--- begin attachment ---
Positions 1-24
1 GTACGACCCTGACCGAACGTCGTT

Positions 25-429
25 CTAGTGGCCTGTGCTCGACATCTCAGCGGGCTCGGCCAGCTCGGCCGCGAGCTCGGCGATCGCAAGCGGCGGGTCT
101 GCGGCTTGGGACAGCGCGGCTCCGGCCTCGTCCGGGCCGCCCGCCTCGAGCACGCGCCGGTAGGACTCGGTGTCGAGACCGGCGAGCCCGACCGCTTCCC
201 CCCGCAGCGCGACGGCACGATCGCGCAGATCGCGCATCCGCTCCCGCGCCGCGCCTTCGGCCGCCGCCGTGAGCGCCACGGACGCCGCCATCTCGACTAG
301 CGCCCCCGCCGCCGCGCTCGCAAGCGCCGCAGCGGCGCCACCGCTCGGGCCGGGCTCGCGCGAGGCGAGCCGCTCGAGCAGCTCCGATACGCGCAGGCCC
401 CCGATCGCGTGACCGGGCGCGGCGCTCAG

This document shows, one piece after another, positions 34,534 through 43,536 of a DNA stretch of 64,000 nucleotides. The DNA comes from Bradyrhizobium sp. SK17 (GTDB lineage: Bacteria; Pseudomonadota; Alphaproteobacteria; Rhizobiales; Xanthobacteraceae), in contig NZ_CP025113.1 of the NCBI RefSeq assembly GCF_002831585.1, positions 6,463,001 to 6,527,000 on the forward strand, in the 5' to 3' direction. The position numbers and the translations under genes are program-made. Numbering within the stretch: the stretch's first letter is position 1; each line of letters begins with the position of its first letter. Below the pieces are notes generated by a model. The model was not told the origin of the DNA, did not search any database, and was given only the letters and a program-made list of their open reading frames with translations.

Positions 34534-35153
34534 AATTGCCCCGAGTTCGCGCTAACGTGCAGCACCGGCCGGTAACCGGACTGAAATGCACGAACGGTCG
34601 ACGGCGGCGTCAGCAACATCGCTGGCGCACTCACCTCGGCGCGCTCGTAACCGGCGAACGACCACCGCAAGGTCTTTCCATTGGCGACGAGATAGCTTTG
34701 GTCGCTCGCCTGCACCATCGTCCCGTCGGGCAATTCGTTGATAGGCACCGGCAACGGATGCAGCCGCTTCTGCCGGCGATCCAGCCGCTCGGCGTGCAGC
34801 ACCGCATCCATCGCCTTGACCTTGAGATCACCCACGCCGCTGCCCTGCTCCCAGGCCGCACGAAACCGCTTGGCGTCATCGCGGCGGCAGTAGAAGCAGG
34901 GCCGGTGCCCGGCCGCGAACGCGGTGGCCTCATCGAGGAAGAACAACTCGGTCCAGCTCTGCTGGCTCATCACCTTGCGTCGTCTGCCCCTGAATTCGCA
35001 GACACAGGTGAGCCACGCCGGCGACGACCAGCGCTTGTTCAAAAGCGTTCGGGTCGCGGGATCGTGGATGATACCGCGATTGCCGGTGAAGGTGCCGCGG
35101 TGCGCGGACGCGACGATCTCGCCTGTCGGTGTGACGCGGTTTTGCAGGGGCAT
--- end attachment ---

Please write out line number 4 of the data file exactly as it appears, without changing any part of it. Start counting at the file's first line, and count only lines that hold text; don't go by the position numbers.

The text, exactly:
25 CTAGTGGCCTGTGCTCGACATCTCAGCGGGCTCGGCCAGCTCGGCCGCGAGCTCGGCGATCGCAAGCGGCGGGTCT